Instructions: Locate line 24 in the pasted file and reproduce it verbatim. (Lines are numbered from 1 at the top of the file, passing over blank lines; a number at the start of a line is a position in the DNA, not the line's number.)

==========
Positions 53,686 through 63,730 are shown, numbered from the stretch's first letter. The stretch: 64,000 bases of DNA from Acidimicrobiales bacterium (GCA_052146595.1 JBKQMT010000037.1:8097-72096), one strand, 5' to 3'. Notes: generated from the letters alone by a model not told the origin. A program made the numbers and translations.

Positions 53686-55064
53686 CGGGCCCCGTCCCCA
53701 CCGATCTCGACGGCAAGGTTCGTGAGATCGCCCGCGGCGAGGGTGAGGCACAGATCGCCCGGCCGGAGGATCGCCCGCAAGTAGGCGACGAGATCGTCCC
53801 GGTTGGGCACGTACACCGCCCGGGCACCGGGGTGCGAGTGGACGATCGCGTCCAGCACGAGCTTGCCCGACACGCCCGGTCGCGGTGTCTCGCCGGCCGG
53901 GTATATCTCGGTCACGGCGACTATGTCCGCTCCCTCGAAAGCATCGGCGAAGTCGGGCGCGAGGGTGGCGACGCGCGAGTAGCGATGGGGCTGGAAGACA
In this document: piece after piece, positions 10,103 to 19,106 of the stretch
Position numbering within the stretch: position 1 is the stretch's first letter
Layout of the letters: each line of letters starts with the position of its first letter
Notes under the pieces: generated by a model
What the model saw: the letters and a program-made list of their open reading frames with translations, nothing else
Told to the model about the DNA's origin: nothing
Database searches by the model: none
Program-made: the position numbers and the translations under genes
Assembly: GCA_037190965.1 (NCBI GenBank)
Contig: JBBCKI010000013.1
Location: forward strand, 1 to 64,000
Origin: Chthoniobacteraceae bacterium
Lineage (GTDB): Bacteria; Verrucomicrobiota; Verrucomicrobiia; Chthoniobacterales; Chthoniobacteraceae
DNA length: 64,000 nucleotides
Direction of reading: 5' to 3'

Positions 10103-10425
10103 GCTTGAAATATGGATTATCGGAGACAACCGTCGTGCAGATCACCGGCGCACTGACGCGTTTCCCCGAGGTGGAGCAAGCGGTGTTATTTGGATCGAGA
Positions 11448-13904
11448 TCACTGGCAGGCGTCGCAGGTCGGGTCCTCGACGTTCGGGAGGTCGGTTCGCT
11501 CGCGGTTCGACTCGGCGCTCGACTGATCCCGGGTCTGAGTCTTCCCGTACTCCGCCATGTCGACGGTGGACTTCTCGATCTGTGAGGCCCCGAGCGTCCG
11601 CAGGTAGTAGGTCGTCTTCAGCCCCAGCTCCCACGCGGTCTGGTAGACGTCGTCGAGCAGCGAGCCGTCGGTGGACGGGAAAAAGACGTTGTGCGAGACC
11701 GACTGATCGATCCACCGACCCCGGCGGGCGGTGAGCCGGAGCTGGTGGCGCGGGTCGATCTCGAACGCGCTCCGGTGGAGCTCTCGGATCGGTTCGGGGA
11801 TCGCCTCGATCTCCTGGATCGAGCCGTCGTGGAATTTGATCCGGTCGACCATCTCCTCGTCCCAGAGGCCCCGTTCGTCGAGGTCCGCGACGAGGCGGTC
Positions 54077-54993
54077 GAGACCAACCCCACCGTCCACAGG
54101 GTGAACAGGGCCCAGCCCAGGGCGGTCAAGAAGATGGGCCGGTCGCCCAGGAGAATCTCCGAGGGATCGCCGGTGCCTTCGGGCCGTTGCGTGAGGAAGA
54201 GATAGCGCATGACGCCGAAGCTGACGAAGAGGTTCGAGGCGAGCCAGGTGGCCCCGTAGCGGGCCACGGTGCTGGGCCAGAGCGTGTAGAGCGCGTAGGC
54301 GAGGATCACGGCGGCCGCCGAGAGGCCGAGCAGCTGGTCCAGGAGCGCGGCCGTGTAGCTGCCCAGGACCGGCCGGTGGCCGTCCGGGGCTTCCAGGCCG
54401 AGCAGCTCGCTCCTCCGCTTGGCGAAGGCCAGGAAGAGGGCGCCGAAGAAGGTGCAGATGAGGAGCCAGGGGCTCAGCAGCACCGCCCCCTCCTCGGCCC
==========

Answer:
Positions 11448-13904